Setting up a strategy
   In August 2004, Forester and 12 other executives were pulled off their current jobs at Ford and Visteon to start working on a strategy for ACH.

    The executives, who came from various divisions at Ford such as finance, communications and human resources, relocated to a building in Dearborn, Michigan, and met for two to three hours three times a week to establish a strategy for ACH. The company began operations October 1, 2005.

    "The first thing the group wanted to do was to make sure that everyone understood clearly the vision of where we wanted to go so that everything went smoothly," Forester says. "The task was not going to be easy, but we wanted to be sure it was well understood."

    At the outset, the group articulated the company's mission. It would give Ford "the ability to obtain competitively priced, high-quality parts and systems by preparing its business units for sale or other disposition."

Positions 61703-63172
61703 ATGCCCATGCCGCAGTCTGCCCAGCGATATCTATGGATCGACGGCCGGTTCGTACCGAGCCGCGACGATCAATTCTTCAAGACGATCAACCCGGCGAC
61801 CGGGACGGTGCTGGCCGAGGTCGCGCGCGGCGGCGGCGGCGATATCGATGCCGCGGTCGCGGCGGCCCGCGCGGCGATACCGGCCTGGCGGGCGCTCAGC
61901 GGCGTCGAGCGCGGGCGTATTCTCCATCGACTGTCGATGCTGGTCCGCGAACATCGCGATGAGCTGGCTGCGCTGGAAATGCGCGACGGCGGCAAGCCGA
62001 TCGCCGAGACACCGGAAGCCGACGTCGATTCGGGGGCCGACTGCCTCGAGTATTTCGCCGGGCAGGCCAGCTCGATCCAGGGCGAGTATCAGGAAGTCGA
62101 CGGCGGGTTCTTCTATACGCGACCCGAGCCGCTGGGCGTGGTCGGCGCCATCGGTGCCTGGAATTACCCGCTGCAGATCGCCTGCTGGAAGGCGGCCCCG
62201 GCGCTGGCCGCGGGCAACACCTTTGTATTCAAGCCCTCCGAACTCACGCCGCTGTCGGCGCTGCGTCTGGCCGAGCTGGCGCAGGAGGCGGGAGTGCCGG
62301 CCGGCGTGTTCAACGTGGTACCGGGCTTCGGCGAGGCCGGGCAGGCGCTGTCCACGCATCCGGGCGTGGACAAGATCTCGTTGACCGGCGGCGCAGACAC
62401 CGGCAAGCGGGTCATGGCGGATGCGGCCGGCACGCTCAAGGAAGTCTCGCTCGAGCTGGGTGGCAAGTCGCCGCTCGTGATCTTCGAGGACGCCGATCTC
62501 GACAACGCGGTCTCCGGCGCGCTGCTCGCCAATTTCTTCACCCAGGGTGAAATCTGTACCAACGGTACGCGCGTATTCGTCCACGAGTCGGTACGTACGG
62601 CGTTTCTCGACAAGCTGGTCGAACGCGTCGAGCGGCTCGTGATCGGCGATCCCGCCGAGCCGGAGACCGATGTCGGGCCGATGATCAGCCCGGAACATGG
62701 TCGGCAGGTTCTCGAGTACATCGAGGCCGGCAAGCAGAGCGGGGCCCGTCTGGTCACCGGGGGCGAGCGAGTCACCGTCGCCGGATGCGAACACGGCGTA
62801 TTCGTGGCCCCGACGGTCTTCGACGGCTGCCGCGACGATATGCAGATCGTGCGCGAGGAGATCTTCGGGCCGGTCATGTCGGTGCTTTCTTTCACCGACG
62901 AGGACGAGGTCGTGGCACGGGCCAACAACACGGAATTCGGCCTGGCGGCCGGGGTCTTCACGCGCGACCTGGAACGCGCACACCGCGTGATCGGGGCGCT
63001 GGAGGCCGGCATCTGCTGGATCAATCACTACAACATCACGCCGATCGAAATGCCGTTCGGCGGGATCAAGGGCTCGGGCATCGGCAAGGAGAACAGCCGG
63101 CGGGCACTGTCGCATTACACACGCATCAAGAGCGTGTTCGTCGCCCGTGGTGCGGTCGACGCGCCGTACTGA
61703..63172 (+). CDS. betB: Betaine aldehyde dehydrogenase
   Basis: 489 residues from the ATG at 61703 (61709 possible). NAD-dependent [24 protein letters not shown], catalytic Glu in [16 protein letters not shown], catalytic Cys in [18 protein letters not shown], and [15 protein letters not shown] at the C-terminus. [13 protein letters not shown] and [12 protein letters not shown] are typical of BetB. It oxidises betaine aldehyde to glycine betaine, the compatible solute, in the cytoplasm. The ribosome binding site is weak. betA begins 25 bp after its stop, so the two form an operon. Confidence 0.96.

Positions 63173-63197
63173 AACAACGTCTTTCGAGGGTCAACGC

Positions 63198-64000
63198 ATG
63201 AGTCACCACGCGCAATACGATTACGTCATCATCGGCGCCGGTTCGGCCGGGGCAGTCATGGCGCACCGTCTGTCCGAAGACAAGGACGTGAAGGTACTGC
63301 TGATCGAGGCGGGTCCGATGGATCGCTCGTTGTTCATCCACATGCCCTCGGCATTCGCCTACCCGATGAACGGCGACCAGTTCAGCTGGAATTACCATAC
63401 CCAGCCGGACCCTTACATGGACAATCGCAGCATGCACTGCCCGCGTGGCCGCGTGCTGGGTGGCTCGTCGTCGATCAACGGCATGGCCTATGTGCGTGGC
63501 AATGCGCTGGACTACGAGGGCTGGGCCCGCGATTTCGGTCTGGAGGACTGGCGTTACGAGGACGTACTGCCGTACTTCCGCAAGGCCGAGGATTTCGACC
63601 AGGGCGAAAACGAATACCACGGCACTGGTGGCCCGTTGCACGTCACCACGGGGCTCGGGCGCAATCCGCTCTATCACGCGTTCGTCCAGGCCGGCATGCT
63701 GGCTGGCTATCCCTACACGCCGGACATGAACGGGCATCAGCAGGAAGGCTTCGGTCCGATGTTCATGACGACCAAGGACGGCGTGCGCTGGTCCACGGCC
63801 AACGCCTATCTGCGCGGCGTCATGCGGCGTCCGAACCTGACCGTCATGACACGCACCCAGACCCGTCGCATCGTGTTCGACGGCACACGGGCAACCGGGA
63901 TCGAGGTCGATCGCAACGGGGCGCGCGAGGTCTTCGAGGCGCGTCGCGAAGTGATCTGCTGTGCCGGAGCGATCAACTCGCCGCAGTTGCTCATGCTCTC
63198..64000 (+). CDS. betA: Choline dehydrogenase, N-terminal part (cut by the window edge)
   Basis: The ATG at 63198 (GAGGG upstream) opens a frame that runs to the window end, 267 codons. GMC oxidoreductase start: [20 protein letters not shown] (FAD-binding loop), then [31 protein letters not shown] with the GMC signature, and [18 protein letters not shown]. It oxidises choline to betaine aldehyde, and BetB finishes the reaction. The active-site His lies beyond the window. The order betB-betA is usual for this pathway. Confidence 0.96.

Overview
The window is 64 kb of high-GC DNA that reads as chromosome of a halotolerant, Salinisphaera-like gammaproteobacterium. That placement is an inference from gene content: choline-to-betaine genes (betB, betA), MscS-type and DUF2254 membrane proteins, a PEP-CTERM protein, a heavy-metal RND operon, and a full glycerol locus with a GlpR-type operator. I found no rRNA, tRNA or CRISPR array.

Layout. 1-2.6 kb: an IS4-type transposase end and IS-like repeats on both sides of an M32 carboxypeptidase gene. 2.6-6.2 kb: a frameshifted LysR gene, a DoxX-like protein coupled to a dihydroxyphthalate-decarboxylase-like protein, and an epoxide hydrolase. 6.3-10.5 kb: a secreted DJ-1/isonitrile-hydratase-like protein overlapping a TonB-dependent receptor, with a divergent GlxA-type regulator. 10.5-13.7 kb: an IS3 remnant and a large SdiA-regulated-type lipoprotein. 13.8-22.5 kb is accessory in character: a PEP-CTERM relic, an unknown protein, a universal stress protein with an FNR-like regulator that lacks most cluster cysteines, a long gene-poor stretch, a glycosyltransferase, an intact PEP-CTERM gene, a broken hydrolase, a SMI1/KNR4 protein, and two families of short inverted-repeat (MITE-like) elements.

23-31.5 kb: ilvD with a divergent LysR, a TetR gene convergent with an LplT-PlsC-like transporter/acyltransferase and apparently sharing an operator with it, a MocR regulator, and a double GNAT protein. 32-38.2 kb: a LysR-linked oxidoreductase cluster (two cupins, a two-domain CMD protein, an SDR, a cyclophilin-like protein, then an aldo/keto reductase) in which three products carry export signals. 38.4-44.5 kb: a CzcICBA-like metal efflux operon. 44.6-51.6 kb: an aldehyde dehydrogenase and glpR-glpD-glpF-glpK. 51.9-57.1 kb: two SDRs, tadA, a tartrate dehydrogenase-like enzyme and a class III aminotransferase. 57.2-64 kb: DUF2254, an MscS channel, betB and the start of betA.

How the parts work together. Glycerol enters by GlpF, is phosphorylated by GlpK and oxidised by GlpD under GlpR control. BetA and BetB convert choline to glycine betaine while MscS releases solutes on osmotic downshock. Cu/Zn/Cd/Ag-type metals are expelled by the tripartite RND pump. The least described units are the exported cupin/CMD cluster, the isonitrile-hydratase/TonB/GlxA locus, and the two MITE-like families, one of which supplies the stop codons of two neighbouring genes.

Some employees complained about the statement, calling it demoralizing, says Della DiPietro, a spokeswoman and member of the company's leadership team.

    "I could appreciate their angst that the mission statement was all about selling the business, but it forced employees to come to grips with that reality," she says. "It also showed that this leadership team had the integrity to be very clear with what we were about."

    The team also developed four key metrics to gauge its success in reaching this goal: quality, cost, on-time delivery of parts and progress toward the sale of the facilities.

    To motivate employees, ACH introduced an incentive program. Every worker receives an annual bonus based on the company's success in improving in those four categories, DiPietro says. She declined to say how much an employee could receive in annual bonus pay.

    Incentive pay is one way the company seeks to keep workers engaged, but a bigger focus for ACH is helping workers improve their skills, Forester says.

    "For us, this is a way of showing employees that we meant it when we told them we want them to be successful," she says.

    ACH conducted a benchmarking study of other automotive companies' skill needs and training programs to make sure the training it was providing would make the company more attractive to buyers.

    "We looked at the skill base at other companies and if there was something that we could incorporate into our training that we hadn't thought of," Forester says. "All of those things went into our training and development curriculum."